Dionysus

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Dionysus play /daɪ.əˈnaɪsəs/ dy-ə-ny-səs (Ancient Greek: Διόνυσος, Dionysos) was the god of the grape harvest, winemaking and wine, of ritual madness and ecstasy in Greek mythology. His name inLinear B tablets shows he was worshipped from c. 1500—1100 BC by Mycenean Greeks: other traces of Dionysian-type cult have been found in ancient Minoan Crete.[2] His origins are uncertain, and his cultstook many forms; some are described by ancient sources as Thracian, others as Greek.[3][4][5] In some cults, he arrives from the east, as an Asiatic foreigner; in others, from Ethiopia in the South. Heis a god of epiphany, "the god that comes", and his "foreignness" as an arriving outsider-god may be inherent and essential to his cults. He is a major, popular figure of Greek mythology and religion,and is included in some lists of the twelve Olympians. His festivals were the driving force behind the development of Greek theater. He is an example of a dying god.[6][7]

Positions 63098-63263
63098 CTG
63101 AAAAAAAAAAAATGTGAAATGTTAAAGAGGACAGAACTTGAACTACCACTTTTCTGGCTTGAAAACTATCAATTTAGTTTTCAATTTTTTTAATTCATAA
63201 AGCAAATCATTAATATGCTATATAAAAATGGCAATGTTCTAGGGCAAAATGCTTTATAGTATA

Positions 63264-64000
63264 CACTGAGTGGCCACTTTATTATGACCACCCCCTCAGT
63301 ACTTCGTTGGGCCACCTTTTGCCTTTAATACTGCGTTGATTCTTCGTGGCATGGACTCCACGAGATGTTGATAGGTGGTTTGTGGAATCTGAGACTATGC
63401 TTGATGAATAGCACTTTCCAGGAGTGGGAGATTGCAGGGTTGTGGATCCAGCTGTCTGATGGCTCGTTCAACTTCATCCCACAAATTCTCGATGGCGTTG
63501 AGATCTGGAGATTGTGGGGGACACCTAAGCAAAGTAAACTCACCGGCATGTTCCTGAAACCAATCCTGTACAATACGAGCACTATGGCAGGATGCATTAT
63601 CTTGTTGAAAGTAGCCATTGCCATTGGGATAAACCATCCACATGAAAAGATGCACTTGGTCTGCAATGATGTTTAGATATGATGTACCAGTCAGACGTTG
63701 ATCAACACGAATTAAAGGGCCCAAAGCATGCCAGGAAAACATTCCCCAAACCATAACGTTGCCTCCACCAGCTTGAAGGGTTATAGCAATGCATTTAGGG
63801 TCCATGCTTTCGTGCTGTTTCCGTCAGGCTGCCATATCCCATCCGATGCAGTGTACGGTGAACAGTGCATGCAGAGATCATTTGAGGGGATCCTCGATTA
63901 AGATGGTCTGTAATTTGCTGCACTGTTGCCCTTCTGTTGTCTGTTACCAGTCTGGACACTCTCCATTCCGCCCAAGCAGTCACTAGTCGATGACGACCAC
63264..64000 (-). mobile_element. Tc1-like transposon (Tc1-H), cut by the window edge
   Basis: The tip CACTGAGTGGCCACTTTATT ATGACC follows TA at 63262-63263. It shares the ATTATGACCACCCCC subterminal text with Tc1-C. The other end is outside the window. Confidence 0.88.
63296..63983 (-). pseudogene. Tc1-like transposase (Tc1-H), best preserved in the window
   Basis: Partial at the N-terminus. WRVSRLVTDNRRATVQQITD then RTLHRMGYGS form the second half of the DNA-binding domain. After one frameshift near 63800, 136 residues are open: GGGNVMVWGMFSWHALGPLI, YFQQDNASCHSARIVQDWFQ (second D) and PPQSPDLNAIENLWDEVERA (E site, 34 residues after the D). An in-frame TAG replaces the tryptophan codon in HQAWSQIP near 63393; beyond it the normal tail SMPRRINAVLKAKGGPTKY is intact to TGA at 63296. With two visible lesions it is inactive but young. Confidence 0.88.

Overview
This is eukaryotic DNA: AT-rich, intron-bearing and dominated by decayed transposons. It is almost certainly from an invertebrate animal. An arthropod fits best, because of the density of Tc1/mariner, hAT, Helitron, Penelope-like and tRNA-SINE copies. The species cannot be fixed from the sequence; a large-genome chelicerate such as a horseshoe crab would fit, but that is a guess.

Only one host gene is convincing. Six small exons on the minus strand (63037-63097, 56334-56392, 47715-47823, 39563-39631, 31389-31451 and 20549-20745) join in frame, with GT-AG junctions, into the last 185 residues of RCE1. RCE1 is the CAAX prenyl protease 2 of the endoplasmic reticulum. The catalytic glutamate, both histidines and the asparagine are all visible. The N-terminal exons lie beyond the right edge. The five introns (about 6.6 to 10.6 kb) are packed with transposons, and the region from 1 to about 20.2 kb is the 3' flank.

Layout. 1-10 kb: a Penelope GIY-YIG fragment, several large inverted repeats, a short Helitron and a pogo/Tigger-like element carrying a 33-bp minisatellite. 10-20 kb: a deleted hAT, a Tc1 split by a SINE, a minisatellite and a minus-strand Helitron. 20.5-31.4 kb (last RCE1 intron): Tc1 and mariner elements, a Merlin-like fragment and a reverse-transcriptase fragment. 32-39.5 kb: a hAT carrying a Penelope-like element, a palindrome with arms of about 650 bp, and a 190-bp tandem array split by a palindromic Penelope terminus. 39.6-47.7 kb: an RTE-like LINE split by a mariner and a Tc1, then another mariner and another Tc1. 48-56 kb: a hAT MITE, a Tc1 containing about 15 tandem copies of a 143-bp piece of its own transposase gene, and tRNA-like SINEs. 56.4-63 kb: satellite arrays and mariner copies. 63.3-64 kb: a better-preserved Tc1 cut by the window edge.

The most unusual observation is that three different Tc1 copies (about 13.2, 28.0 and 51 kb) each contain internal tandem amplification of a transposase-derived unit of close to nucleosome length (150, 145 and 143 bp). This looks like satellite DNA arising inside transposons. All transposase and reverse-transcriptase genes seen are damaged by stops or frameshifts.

The earliest cult imagesof Dionysus show a mature male, bearded and robed. He holds a fennel staff, tipped with a pine-cone and known as a thyrsus. Later images show him as a beardless, sensuous, naked or half-nakedandrogynous youth: the literature describes him as womanly or "man-womanish".[8] In its fully developed form, his central cult imagery shows his triumphant, disorderly arrival or return, as if from someplace beyond the borders of the known and civilized. His procession (thiasus) is made up of wild female followers (maenads) and ithyphallic, bearded satyrs. Some are armed with the thyrsus, some dance orplay music. The god himself is drawn in a chariot, usually by exotic beasts such as lions or tigers, and is sometimes attended by a bearded, drunken Silenus. This procession is presumed to be the cultmodel for the human followers of his Dionysian Mysteries. In his Thracian mysteries, he wears the bassaris or fox-skin, symbolizing a new life. Dionysus is represented by city religions as the...
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